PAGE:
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Home > Articles on Health > Green Tea

Green Tea

Today, green tea is getting the majority of the press for its positive effect on health. This is due to the power of its constituents, which include carotenoids, chlorophyll, polysaccharides, fats, vitamins C and E, manganese, potassium and zinc. However, experts agree that is one type of constituent in particular that provides most of the health benefits. These are polyphenols.

Polyphenols are members of the flavonoid family. They are catechins made of several ringlike structures. Each of these structures has chemicals attached to it called phenol groups, hence the name polyphenols (poly means "many").

Of all three types of tea (green, black, and oolong), green tea contains the most polyphenols: about 15 percent to 30 percent of its weight. The polyphenols in green tea are recognized as anticarcinogenic, and this polyphenol content, along with the naturally occurring vitamin C, helps strengthen blood vessel walls.

Four of these polyphenols are of particular interest: epicatechin (EG), epigallocatechin (EGC), epicatechin gallate (ECG), and epigallocatechin gallate (EGCG). In green tea, about half of the polyphenols are EGCG.

EGCG is a powerful antioxidant and has been found to be 20 times stronger than vitamin E in protecting brain lipids, which are very susceptible to oxidative stress (Chem Pharm Bulletin 38 [1990]: 1049). In animal studies with mice, ECG has been shown to reduce the rate of lung, skin, and stomach cancer. (Preventative Medicine 21).

Green tea is regarded as an antioxidant. The polyphenols, especially EGCG, prevent free radical damage and have even been found to detoxify free radicals produced by the environmental toxin paraquat (Carcinogenesis 10 [1989]: 1003).

As a whole, human studies indicate that consuming green tea can lower the rate of esophageal cancer, mouth cancers, and gastric cancers. Recent research indicates that green tea may reduce the risk of some forms of stomach cancer. Surveys of Japanese tea drinkers show that those who consume four to six cups of green tea a day have lower levels of breast, esophageal, liver, lung, and skin cancers than those who consume less green tea or none at all.

At a meeting of the American Chemical Society in 1991, researchers reported that even cigarette smokers who consumed green tea had a 45 percent lower risk of cancer than nontea drinkers. As an antitumor agent, green tea has an antimutation factor that helps DNA deoxyrobonucleic acid) to reproduce accurately rather than in mutated forms. Green tea’s catechin content is believed to be responsible for this effect. Even though Japan has one of the highest rates of smokers in the world, they have one of the lowest rates of lung cancer of any developed nation.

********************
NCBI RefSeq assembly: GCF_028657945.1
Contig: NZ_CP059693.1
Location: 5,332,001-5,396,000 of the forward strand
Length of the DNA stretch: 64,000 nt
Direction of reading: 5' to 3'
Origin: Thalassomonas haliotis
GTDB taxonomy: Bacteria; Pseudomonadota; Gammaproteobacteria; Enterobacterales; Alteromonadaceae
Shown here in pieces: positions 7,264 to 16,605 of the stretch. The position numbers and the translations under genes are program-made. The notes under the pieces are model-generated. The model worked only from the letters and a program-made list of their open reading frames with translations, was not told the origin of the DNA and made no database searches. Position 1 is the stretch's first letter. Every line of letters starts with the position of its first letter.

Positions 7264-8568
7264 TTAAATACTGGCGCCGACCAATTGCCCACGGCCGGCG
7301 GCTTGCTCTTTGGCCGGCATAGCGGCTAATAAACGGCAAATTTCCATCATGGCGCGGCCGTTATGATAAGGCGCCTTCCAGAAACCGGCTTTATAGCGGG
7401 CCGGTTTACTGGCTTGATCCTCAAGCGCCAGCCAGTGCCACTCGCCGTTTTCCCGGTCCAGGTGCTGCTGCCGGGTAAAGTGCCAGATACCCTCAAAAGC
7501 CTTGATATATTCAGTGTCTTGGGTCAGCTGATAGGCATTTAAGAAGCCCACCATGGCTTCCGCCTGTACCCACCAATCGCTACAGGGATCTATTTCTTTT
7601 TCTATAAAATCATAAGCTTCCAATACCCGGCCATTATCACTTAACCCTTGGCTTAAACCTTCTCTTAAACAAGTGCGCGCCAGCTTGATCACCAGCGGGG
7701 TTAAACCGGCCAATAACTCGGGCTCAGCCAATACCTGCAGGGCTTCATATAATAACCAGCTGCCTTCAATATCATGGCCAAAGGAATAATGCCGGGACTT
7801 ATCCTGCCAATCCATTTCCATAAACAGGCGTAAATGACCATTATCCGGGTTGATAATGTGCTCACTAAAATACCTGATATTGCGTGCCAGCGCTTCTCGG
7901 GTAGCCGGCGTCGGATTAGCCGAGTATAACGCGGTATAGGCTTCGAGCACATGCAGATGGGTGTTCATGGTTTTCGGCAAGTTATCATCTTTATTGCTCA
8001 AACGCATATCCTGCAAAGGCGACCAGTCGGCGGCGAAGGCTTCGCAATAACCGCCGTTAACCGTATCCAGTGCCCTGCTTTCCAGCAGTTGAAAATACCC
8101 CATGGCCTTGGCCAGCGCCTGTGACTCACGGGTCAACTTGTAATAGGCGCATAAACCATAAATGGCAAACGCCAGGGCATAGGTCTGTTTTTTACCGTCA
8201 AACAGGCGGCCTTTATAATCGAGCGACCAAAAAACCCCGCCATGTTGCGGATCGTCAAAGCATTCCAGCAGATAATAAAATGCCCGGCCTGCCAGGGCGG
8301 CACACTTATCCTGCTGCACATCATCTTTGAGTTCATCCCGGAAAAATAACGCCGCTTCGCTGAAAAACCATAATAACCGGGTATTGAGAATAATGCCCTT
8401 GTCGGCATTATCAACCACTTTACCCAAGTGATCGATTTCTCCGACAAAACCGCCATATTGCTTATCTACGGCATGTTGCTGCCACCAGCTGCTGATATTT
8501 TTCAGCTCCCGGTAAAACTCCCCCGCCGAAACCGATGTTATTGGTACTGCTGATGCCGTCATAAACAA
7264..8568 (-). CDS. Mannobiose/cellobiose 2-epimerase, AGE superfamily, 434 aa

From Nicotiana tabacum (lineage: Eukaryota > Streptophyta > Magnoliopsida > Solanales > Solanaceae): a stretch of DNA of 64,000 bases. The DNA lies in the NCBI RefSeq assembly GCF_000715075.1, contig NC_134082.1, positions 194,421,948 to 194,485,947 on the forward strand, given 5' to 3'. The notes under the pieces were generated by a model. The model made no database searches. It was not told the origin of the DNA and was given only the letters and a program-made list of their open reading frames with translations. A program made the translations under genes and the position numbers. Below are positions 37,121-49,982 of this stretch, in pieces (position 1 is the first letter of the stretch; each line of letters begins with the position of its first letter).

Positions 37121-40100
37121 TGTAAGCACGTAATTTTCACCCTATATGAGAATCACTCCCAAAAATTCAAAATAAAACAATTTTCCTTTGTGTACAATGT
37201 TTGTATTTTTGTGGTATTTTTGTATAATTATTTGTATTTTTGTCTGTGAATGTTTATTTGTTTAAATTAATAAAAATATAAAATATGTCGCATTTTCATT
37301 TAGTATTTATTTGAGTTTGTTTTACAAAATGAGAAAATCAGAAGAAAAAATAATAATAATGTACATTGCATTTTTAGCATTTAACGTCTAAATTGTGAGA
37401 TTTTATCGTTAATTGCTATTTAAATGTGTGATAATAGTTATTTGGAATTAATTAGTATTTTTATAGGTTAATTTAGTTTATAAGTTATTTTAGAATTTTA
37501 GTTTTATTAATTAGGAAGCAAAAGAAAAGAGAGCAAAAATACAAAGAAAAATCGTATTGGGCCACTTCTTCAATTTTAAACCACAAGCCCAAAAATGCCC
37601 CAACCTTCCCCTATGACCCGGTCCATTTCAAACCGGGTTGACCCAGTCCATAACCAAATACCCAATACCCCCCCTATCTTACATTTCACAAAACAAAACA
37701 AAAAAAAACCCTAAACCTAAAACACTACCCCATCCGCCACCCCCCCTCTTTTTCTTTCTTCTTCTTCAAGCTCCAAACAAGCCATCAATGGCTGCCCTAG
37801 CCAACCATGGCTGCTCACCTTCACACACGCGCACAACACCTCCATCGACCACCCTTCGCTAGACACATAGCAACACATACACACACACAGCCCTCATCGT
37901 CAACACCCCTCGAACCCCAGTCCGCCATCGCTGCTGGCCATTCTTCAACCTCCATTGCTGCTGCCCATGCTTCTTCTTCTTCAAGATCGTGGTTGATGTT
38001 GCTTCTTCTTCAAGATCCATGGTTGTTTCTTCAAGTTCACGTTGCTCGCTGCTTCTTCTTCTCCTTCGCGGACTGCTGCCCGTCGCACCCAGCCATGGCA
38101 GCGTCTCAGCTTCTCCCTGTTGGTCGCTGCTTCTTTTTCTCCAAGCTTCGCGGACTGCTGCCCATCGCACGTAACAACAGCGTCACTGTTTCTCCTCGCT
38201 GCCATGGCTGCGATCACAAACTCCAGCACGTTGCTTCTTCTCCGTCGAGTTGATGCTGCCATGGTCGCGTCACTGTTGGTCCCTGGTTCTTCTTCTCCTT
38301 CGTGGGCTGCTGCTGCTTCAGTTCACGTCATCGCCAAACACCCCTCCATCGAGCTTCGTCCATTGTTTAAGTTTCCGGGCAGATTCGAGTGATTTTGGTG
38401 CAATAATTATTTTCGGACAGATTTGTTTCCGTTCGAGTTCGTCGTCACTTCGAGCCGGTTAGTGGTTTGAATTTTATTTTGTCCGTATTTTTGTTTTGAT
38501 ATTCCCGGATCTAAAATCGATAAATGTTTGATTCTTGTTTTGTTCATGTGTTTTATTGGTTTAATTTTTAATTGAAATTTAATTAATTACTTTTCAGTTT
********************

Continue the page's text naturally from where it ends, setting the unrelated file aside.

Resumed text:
Green tea is a hypotensive, lowering blood pressure and helping to increase blood flow to the heart. Many Asians have long consumed green tea with meals, and this practice is now showing to reduce arterial disease. Many heart attacks are brought on by blood platelet aggregation and green tea prevents the blood from "clumping together" and forming clots that can lead to stroke. One study indicates that 6,000 Japanese women who were nondrinkers and nonsmokers over 40 drank about five cups of green tea a day had a 50 percent decrease in the risk of stroke (Natural Health [March/April 1994]).

Whereas coffee can elevate cholesterol levels, green tea helps lower them (Herbal Gram 37 [1996]). The catechin content of green tea helps to break down cholesterol and increase its elimination through the bowels. Green tea also helps to keep blood sugar levels moderate.

Green tea has been used throughout history to improve ailments such as allergies, arteriosclerosis, asthma, cholera, colds, congestion, coughs, depression, diarrhea, digestive infections, dysentery, fatigue, hangovers, hepatitis, migraines, and typhus. Tea helps to constrict the blood vessels, thereby reducing the throbbing pain of an impending headache. In China, medicines made from the polyphenols in tea are used to treat hepatitis, hephritis, and leukemia.

Green tea helps to prevent dental decay by inhibiting the bacteria streptococcus mutans, which are responsible for plaque formation. It can also help inhibit the bacteria that cause halitosis. Green tea is traditionally consumed after a meal to leave the mouth feeling fresh and clean. It is currently being studied to see if it will help prevent osteoporosis.

Green tea is also used topically and in this case is known as a styptic, which helps stop bleeding when applied topically. It has been used lukewarm on open wounds, acne, athlete’s feet, and sunburn, and appears to protect the skin from damage from ultraviolet radiation exposure. Researchers are not yet sure why this works but think it may be due to its antioxidant activity.

With so many health benefits, it would be wise for more Americans to consider switching from coffee to tea.

By Brigitte Mars, AHG



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